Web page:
The dog days of summer are here, and in more ways than one. To get you through these hot summer days are four stories of compassion, unconditional love, and how our furry friends stay with us through it all.
A Call to Arms
In March I learned about a remarkable man, Brady Atherton from the Lake Minnetonka area. Brady, a young father to his son Joey and best friend to his two dogs Otis and Archie, made a life-altering decision to put everything on hold and fly nearly 10,000 miles from his home to Ukraine.
Brady made this decision after watching footage of a Russian missile hitting an apartment building in Ukraine and hearing the horrifying sounds of a child scream in terror, which still resonates in his mind today. As a new father, Brady felt an urgency to do something and immediately began to raise money to bring humanitarian food supplies to Ukraine. Brady left his job, his family, got his affairs in order, and left for Ukraine on the 20th of March.
Bringing food was only the beginning. Brady experienced the true horrors of war, and after six weeks abroad, one night as Brady was returning to his post, a Russian missile hit the train tracks just 100 yards in front of them. “This shook us to the core,” Brady tells me. The very next morning he made the decision to return home earlier than originally planned.
Since he’s been home, Brady reconnected with each of his family members and began to unpack his unimaginable experience. Helping him through are his two lovable dogs who proved to be a source of unconditional comfort.
“I can’t help but notice how in touch with my feelings of despair, or moments of PTSD at times, Otis is. He just gets me and seems to sense when I am experiencing these flashbacks,” says Brady. Just as Brady once rescued Otis from a shelter years ago, Otis is now returning the favor and in a very true sense, rescuing Brady.
Building a Family
I recently sat down with Bill Naegele, owner of Lord Fletcher's Old Lake Lodge, a favorite local eatery on Lake Minnetonka. Bill was excited to speak about one of his favorite causes, the Children’s Home Society. This organization specializes in the adoptions of children from other countries, and it was through them that Bill and his wife Stephanie adopted their two children.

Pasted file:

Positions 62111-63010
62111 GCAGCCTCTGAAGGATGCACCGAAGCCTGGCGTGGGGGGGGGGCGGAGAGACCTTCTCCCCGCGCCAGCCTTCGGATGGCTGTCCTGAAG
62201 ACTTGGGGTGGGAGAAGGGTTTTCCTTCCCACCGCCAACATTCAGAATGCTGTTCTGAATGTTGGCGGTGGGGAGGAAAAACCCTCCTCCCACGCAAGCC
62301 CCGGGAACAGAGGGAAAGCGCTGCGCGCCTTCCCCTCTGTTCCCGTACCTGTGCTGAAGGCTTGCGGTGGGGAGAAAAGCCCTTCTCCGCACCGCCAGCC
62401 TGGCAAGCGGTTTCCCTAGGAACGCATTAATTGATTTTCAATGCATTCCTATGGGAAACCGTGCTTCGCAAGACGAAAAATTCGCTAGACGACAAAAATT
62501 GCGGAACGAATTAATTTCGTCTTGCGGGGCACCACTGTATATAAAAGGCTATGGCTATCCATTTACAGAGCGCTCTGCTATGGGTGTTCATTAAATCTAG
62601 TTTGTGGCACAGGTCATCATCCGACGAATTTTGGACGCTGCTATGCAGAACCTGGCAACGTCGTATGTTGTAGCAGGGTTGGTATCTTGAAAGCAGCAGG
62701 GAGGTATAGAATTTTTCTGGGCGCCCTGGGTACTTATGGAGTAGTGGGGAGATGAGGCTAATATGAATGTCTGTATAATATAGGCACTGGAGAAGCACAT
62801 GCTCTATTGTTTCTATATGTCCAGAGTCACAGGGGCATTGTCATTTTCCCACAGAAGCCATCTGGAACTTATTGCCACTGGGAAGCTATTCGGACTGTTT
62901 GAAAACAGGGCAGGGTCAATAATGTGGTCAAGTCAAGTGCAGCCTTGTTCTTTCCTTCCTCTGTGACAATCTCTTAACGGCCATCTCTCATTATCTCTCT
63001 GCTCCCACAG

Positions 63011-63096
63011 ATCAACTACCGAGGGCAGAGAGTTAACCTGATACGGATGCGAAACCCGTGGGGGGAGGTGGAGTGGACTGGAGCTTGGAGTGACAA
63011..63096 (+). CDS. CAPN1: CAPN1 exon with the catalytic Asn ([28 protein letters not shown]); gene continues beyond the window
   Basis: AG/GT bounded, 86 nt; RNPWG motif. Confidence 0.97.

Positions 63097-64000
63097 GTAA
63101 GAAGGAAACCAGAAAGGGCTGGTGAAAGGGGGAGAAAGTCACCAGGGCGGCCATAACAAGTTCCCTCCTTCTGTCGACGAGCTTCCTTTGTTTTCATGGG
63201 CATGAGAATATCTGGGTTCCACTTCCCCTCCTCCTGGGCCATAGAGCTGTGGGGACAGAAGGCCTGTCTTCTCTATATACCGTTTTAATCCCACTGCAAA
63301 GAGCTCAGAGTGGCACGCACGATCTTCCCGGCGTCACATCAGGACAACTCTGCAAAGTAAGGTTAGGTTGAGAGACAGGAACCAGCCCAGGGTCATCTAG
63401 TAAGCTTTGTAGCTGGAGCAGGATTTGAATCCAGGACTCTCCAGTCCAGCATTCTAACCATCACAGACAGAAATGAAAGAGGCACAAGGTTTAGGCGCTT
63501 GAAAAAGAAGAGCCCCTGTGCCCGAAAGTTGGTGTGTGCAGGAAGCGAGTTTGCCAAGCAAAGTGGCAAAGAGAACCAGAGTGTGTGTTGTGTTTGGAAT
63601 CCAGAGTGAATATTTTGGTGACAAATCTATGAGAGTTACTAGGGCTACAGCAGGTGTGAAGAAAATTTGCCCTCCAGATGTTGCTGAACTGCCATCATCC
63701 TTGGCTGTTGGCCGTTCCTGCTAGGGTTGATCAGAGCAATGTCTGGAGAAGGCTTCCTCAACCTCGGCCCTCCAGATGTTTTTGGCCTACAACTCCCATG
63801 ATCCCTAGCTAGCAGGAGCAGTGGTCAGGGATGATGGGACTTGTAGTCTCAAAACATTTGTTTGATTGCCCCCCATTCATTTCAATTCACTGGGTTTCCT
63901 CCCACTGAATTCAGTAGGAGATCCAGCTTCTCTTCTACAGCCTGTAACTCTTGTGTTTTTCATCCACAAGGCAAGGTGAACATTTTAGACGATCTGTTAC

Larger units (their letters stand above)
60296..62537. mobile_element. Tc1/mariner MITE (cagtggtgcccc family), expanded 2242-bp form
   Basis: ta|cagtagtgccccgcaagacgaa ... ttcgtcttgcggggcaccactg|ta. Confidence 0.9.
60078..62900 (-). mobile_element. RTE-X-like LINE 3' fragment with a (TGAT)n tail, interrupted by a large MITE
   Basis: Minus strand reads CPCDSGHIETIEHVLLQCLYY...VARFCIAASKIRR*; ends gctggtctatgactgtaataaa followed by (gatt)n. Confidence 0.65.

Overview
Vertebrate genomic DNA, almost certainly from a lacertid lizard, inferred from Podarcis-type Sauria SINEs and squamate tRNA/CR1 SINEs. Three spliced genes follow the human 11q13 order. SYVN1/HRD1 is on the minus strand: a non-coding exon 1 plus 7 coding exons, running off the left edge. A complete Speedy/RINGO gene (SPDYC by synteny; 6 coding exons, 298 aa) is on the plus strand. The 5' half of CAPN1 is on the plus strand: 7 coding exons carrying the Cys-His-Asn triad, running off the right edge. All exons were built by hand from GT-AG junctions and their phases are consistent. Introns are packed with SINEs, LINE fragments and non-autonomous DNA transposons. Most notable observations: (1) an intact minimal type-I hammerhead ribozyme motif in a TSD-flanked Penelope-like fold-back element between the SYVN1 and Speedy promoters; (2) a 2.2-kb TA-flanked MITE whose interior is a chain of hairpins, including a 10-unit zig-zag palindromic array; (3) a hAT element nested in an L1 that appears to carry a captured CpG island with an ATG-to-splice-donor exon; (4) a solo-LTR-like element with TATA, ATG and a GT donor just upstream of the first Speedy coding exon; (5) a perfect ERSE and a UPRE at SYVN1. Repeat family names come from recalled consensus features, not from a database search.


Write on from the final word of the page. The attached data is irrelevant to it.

It wasn’t long thereafter that Bill began to donate his time to the Children’s Home Society, overseeing construction details of their new building and still helping to get the word out 25 years later.
But, the Naegele family isn’t complete without mentioning one very fluffy member. Bill smiles, “‘Twas the night before Christmas, our first Christmas together and my brother Bob and his wife stopped by with a gift. We gathered around the big box with great anticipation. All at once, out jumped an exuberant golden retriever puppy! After a short time, we knew there was only one perfect name for that special dog. And so we named him ‘Twas!”
Getting Your Paws Dirty
Armed with gardening tools and donned in bright orange shirts, you’ll find the “Uncommon Gardeners” toiling away in the soil around Excelsior Commons. Once a month on Saturday mornings, this group of volunteers, along with their furry companions, head to the Excelsior Commons to beautify and improve the area for all residents to enjoy.
This group of nearly 20 begins with a quick cup of coffee and treats as the daily tasks are gone over. After the last sips of coffee are consumed, it’s all hands (and paws) on deck!
This hard-working group plants and weeds the area with a little digging help from their four-legged volunteers. The next project for the Uncommon Gardeners is raising funds to purchase several hundred bulbs before September 1st. And come fall, additional volunteers will be needed to plant the hundreds of tulip bulbs. To either volunteer your time, or donate proceeds, simply drop an email to Jule at firstname.lastname@example.org.
Lending a Helping Paw
At his beautiful home in Tonka Bay, I joined meteorologist Paul Douglas and his cavalier King Charles spaniel, Leo, to learn more about two charities close to his heart.
Paul tells me, “I have lost too many friends and family members to suicide over the years. The two charities at the top of my list are Suicide Awareness Voices of Education (SAVE) and Union Gospel Mission in St. Paul (UGM).” Based in Bloomington, SAVE has an international reach with depression and suicide counseling. UGM rehabilitates men and women who need help through education and spiritual counseling.
Closer to home, Paul’s pup Leo also lends a helping paw. Paul explains, “He doesn't judge. Leo accepts me for who I am, warts and all.” He adds, “Funny story, I broke my ankle walking Leo a few years back. But rather than taking off as I lay there in the driveway, Leo didn't abandon me. I hobbled back to the house on five feet, one was mine and four belonged to Leo. It was at that moment I knew Leo was my guardian.”
2020 was “the year of the dog.” America found itself “grrrounded,” which resulted in record dog adoptions everywhere. I, too, looked to adopt two Rat Terriers that I eventually found in Mississippi. These two dogs were wild and had never had a conventional home. Nor did they have a chance to experience a human touch. After a few weeks of calming them down, we brought Arabella and Louis to the Victoria Veterinary Hospital for their first exam, which doesn’t charge for first time exams for all rescue dogs.
Each of these stories show the love and joy a dog can bring. The question is “who is needing to be rescued? The dog, or you, or both?” For many, it’s a win-win for you and for Rin Tin-Tin!
These dog days of summer might just be the perfect time to invite a new best friend into your life.